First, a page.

DG: What’s the most challenging part of your job?
JK: Employees and retention, finding qualified people that enjoy what they’re doing. Also, navigating the NSLP and finding ingredients and developing recipes the kids will eat.
DG: Tell me something fun about your job.
JK: I have freedom to develop and execute my schedule, I get to move around and see the big picture, and help grow the company.
DG: What’s your favorite recipe in the book?
JK: Jambalaya! Instead of seafood, its chicken and sausage, with well-developed flavor. I used to make a gumbo dish at Bar Crudo which inspired this recipe. The jambalaya is interesting and a bit different, there’s not too much Cajun or Southern food other than fried chicken on lunch menus in schools.
DG: What are you cooking at home these days?
JK: I just got into my pressure cooker again, whole roasts, cuts of meat. I’ve perfected my French onion soup, I’m doing beans, getting more into sous vide in the pressure cooker. For my birthday, I’m getting a circulator to do sous vide.
DG: What do you consistently order at restaurants?
JK: Brunch. I love breakfast foods: waffles, savory sides with my waffles. I love eggs, I like to see where people decide to put eggs. That time of day is the best to eat, I like a mid-day heavy meal and I could eat breakfast all the time.
DG: What do you do in your spare time?
JK: What spare time (laughs out loud)? Lots of gardening. Right now, I just planted four lettuces, peppers, celery, carrots, squash, green beans, strawberries, a fig tree, apple tree, and every single herb including catnip. And six pineapple plants.
DG: What’s your plan for the pineapples?
JK: I’m making Pina coladas and juice and glaze. I went to Brandon’s wedding in Hawaii and I saw the pineapples and got inspired to grow them.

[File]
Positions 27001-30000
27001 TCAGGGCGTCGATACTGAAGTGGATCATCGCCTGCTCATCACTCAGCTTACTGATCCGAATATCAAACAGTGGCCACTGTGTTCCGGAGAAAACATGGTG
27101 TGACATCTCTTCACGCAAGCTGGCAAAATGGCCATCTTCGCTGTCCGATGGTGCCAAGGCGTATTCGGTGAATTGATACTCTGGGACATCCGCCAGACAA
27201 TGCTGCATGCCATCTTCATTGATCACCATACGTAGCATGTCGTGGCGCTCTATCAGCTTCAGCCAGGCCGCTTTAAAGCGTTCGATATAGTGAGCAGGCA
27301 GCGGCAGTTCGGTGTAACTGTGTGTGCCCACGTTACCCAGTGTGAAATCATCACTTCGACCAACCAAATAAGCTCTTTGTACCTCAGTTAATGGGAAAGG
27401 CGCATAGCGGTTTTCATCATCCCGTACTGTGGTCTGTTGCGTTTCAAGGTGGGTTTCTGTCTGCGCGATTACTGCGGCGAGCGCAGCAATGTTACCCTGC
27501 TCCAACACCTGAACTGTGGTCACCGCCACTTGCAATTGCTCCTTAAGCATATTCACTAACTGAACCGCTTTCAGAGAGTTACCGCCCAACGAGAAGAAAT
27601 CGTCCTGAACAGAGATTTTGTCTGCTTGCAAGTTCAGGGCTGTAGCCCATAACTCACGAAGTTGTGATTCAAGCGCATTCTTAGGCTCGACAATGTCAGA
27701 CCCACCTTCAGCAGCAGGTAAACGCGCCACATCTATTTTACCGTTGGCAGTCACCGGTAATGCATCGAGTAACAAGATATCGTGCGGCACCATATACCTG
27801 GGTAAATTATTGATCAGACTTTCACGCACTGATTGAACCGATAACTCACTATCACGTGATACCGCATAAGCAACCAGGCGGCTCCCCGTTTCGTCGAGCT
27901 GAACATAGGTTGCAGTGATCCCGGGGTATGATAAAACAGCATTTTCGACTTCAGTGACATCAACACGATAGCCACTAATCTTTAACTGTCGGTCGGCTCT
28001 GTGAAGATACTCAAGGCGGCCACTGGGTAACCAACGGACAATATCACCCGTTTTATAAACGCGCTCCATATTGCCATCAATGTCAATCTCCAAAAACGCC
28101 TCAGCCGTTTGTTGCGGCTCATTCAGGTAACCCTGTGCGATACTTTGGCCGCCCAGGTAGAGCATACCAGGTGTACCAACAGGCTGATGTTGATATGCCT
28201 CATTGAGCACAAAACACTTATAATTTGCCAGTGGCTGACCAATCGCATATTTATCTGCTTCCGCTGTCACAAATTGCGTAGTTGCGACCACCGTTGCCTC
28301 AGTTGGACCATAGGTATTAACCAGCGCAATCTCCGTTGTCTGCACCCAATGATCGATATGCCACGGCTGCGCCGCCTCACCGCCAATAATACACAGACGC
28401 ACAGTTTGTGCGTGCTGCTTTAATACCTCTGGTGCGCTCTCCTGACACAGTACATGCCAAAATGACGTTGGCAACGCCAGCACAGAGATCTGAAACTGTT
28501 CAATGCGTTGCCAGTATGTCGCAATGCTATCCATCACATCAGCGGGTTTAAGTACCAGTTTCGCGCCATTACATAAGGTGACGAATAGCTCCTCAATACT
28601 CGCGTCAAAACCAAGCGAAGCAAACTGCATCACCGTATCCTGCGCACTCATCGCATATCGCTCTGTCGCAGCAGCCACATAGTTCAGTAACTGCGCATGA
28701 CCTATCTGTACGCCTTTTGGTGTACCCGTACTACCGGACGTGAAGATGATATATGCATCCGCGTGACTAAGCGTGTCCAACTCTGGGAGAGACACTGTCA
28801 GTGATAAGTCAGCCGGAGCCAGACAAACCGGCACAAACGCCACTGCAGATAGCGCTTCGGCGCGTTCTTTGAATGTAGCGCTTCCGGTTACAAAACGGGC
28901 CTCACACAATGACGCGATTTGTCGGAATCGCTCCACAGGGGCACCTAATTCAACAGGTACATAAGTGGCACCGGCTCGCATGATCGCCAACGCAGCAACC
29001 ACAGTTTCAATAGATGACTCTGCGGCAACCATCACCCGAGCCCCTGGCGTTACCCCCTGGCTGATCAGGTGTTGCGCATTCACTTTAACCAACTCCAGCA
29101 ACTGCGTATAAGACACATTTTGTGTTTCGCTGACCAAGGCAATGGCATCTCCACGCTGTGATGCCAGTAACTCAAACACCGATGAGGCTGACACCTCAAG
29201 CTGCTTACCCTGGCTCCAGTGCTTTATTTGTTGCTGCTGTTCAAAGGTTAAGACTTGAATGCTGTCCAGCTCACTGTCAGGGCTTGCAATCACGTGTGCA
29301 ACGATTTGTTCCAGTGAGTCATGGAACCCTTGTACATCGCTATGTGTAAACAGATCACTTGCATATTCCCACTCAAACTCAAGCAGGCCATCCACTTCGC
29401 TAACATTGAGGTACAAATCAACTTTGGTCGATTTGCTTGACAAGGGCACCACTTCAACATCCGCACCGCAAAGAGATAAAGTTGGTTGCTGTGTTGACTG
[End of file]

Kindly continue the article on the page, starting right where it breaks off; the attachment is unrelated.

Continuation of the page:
DG: Speaking of growing, you mentioned to me recently your interest in getting involved locally with hunger, policy and legislation.
JK: I’ve always had a political side and I’m trying to figure out what that means for me right now. I can’t get involved with the he said she said rhetoric. I mean we are the most developed nation in the world and we can’t figure out how to feed our people.
DG: What’s the answer?
JK: More access, more community gardening, gardens in schools, bartering systems, home gardening. I trade citrus with my neighbor. I really think we should bring everything back down to the community level. We need to do more education with food, APT (Alphabet Produce Train) introduces kids to fruit and veggies they don’t see. My dad had ten siblings and one income, and his mom grew her own food and cooked until the day she died. She cooked every single day.
DG: SO, grow your food and cook it?
DG: Do you eat plant based now?
JK: Not exactly. I like vegetables and a good veggie burger…but I put bacon on my veggie burger.
DG: That could be the title of your memoir: “I Put Bacon on My Veggie Burger”! Do you have any bacon or pig tattoos?
JK: No swine tatts. I’ve always loved the ocean but wanted something unique, so my tattoos are of monkfish, shrimp, coconut crab. Have you ever seen a coconut crab? (Jason whips out his phone, does a quick image search, and proudly hands me a pic of a coconut crab).
DG: Interesting choice, what else do you collect?
JK: Kitchen utensils. I like new appliances: I have 5 coffeemakers, 8 cast iron pans (some of which were my grandma’s), enameled cast iron pans, pressure cookers, slow cookers, sandwich presses, griddles, immersion blenders, should I go on?
DG: Thanks for hanging Jason, always a pleasure.